Thursday, July 22, 2010


 You are excited to be attending a big conference- 
Learning tricks of the trade, and meeting new people to your network.

After dishing out a registration fee, made travel plans, and possibly a hotel or lodging expenses- You want to make the best of your conference experience so you earn back the money you invested in simply attending the conference. 

 Ask yourself- how much new business did your career get from the last conference you attended?  

If you don't know or you know you DIDN'T get anything from that investment 
 here are a few tips to insure your conference experience is the best possible:

Bring Along Your Business Cards

1) This is the one tool that will connect you with people- you should include contact information, such as a phone number, email and mailing address.

2) Choose a design that is professional- SIMPLE one sided, odd sized  and NOT glossy-*you can’t write on a glossy card.  

3) Get an email address that is not too personal or's better to conduct your business emails through an address that is formatted similarly to the industry standard, such as "first" Services like Gmail offers a great free email account that has a pretty good spam catcher- and flexibility.

4) Have your cards printed professionally. Remember you never get a 2nd chance to make a first impression and you can buy professionally printed cards for as little as $14.00.
You should choose a good-quality card stock  (remember no glossy cards) for printing and be sure to double-check your card for errors before and after printing.  I recommend, or


THIS is what separates YOU from everyone else at the conference. 

1) Compose an "elevator pitch / into statement"  to use when you meet new people at the conference.
 2) Include information such as your name, concisely describe what you do (something more descriptive than “I am a singer” or “I am a songwriter” this doesn’t explain who/what you do and what you need or are looking for while attending the conference). This speech can be geared towards different contingencies, such as one for meeting the decision makers another for meeting individuals who might be interested in sharing contacts.

3) Keep it brief. Your elevator pitch / intro statement should last no more than 30 seconds.
4) Practice your speech before you get to the conference. Use a friend as a Guinea pig. Watch their reactions to gauge the effectiveness of your speech, altering it to fit your purposes.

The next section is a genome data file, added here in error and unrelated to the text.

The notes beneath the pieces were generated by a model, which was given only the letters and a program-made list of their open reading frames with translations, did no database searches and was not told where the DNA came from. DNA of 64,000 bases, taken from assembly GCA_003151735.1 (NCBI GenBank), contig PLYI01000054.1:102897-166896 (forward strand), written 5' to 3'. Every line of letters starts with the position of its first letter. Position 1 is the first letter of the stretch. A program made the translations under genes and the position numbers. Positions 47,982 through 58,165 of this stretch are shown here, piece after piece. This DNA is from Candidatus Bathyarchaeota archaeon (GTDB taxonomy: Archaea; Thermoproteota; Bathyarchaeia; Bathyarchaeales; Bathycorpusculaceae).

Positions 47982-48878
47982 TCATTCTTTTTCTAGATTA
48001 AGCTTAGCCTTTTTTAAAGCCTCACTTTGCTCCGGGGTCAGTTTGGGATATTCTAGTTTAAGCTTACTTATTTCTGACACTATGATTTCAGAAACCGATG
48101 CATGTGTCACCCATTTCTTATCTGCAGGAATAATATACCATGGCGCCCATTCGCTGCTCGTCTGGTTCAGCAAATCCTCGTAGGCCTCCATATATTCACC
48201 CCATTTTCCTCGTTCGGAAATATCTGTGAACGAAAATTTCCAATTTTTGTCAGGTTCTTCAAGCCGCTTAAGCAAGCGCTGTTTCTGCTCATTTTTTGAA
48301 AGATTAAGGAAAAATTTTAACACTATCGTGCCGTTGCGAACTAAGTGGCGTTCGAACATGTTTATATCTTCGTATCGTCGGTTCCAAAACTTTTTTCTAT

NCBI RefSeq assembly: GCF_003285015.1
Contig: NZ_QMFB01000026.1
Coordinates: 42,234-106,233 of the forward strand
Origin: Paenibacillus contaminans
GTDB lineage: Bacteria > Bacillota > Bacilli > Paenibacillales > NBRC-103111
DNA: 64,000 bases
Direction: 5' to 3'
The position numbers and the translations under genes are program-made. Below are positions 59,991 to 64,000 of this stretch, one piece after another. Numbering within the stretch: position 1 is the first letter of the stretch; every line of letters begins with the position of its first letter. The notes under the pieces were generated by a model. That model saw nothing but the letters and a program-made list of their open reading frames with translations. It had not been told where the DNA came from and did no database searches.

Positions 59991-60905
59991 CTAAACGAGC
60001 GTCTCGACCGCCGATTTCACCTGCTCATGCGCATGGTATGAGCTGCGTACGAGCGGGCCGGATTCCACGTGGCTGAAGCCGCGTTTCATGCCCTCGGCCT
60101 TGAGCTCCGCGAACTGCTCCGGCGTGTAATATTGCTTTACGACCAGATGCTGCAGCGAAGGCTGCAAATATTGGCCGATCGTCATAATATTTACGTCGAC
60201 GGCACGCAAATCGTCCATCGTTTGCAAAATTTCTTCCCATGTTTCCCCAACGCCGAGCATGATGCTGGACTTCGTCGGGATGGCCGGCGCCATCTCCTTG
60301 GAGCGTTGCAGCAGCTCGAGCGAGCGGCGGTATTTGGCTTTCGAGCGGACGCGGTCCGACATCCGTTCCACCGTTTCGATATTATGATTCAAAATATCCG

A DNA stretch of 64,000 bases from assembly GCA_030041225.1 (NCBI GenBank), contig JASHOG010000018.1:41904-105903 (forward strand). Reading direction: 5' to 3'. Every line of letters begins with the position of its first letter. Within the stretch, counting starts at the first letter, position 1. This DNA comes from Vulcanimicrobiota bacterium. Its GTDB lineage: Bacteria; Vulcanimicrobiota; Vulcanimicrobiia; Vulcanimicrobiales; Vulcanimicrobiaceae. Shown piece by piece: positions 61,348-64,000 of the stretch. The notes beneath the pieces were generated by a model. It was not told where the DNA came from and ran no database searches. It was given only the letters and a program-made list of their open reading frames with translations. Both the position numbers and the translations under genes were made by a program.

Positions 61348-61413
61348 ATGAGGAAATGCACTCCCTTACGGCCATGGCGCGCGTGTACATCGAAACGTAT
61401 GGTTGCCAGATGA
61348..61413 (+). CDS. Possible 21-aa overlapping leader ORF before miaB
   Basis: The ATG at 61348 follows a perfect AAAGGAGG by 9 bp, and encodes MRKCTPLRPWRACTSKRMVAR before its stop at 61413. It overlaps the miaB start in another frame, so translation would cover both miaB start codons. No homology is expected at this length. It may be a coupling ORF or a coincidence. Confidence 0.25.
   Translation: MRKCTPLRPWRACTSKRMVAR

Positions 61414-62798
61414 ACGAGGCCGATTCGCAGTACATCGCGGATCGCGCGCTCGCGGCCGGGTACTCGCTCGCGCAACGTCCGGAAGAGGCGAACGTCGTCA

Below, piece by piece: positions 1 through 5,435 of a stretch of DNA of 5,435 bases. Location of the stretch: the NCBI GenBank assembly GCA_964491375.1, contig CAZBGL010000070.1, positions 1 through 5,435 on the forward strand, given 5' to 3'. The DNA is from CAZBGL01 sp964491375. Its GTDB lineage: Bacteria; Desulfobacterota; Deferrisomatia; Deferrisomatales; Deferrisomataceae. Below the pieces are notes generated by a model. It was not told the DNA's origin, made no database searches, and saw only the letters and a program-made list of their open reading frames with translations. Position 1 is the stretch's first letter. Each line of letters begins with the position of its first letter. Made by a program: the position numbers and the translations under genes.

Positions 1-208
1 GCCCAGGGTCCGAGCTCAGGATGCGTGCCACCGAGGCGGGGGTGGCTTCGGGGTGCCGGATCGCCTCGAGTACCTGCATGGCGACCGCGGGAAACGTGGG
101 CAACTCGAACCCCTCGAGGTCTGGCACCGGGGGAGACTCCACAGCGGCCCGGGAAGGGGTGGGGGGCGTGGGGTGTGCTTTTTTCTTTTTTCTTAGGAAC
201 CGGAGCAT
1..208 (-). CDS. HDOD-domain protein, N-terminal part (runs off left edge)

5) Attend sessions at which you can network easily with others, such as mixers or breakfast events, and use your elevator speech as an icebreaker.
6) More important than giving out the cards is GETTING cards from your prospective new partners so YOU have THEIR contact info. WRITE DOWN info on the back of their card that will help you remember who they are and what key points you discussed (something brief to jog your memory later after you have talked to 150 people!)


This step is often neglected and a main reason you attended the conference-
1) Get in touch with your contacts directly following the conference using a short email. Reiterate your pleasure at meeting them and follow up on any conversations you may have had. MAKE SURE you have included links to your website & appropriate social media sites if you need to direct them to the content you want them to see or hear.

2) Send a handwritten thank-you note to anyone in your new network that may have supplied you with additional assistance.


Creating you pitch and to professionally pitch and present yourself like anything else requires refinement and practice, If you are not cultivating good leads, or getting work following attending events let me help you!   “Providing business solutions for creative minds” so YOU can succeed in the evolving art / entertainment business community- I look forward to assisting you with growing your career and having success.

Individuals interested in making a difference in their lives and careers may contact Tamra at:

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